He placed his hand on his wine glass and dared not lift it, lest his hand shake and betray the fear he struggled to hide. Never in battle had there been such an angry knot in his stomach or such cold worms crawling up his spine; and still he must maintain a calm front, he must buy time by haggling over the price of secrets he knew not.

Delanda, Delanda, I’ve fought my share of battles, drunk my fill from life’s cup, and I’ve no complaint for myself. But you... still sweet with youth and untouched beauty... Why, why do the gods allow this vile fate to take you?

“I see,” declared the Duke-thing, “that you need a lesson.” It gestured, and slowly all the lights grew dim. First the candles died, and a heartbeat later the glow from the fireplace ceased.

Again Breen was in total darkness and again he heard feet marching, echoing through a vast cavern. Something very close to him was slithering; the charnel house odor intense, and it was eating with that obscene crunching noise.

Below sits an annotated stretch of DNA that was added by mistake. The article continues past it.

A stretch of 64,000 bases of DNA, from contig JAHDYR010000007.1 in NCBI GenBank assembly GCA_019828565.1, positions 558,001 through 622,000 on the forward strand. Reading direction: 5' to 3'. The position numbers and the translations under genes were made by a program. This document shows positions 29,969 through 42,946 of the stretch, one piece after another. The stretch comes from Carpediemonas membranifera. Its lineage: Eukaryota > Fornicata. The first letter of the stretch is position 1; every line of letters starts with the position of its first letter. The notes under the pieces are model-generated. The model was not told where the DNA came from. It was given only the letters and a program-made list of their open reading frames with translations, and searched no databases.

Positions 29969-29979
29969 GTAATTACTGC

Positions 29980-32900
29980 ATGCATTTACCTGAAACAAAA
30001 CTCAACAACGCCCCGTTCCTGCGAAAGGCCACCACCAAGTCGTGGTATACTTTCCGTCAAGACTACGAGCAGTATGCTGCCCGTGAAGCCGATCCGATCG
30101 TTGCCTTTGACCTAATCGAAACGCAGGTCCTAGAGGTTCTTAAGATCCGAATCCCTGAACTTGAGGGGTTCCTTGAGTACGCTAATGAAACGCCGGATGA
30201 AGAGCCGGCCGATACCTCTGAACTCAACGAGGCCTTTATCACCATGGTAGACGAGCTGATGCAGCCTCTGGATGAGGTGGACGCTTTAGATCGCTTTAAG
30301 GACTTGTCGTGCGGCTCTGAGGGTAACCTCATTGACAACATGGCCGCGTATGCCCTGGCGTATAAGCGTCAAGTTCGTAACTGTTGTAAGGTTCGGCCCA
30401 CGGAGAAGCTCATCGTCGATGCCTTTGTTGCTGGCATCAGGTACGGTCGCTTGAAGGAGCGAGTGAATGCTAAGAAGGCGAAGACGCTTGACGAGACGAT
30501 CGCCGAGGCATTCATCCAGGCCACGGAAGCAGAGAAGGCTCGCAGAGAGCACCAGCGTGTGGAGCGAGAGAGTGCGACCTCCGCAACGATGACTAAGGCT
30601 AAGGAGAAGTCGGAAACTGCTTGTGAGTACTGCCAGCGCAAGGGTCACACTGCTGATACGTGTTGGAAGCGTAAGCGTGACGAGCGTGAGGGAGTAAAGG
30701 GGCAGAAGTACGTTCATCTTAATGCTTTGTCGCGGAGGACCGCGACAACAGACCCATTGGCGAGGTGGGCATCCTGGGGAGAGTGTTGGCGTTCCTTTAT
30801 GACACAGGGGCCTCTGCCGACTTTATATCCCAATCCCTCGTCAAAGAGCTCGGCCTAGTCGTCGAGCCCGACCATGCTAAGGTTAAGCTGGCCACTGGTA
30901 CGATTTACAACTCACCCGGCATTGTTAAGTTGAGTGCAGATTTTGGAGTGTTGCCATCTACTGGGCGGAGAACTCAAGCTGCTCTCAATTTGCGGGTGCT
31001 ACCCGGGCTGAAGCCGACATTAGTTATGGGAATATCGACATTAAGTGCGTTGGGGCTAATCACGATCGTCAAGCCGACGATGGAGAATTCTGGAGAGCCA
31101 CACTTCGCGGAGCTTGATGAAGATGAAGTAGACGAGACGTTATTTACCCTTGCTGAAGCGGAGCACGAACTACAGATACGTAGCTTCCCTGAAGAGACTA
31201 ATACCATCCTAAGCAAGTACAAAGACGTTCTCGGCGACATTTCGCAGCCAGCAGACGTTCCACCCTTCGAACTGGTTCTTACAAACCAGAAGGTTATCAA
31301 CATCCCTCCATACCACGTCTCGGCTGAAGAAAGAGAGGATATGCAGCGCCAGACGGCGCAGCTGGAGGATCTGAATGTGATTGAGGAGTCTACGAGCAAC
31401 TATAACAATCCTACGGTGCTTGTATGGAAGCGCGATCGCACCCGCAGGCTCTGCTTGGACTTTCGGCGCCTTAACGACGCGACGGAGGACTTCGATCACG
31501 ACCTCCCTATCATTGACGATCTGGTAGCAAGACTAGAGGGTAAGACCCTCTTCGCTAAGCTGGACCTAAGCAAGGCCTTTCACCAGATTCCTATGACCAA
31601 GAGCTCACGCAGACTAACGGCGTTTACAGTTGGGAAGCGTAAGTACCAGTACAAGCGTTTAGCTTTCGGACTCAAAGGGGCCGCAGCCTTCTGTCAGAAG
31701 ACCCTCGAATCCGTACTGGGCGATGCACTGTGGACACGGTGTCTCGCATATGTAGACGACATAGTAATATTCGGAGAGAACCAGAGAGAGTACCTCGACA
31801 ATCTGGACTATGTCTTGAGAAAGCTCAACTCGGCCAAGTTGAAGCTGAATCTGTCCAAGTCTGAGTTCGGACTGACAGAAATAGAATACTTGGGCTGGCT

It spoke.

Rivers of emotion flowed in that wordless sound: hunger, cosmic hunger born of aeon-long waiting, a hunger for, existence... Long, too long, it whispered, you have basked in the sunshine of life and being... while we/I waited in the emptiness of the outer darkness, waited for this opportunity. Now nothing can stop us/me.

The flow of emotions became a torrent as the sound turned into a kaleidoscope of sightless mind filling visions. It/They saw itself, a great strayed beast, now seizing its prey in its claws. Its need, their hunger, permitted no delay in killing the victim. It/They could and must sink their teeth into quivering flesh, devouring the creature while it still lived.

The vision faded, the candles burst into flame — and the darkness slowly receded. Once again the Imperial Dining room wore the mask of normalcy.

“Can you now see that it is futile to oppose us?” asked the Duke-thing, “or do you need another, far less pleasant lesson?”

Glancing backwards Breen saw that a fourth man-at-arms had joined the other three: Captain Volsa. No, that was impossible. Volsa had met the fate of traitors, been beheaded. This fourth man had a similar face but was far taller.

“Answer me!” demanded the copy of Duke Esaur, dark fires burning in its eyes.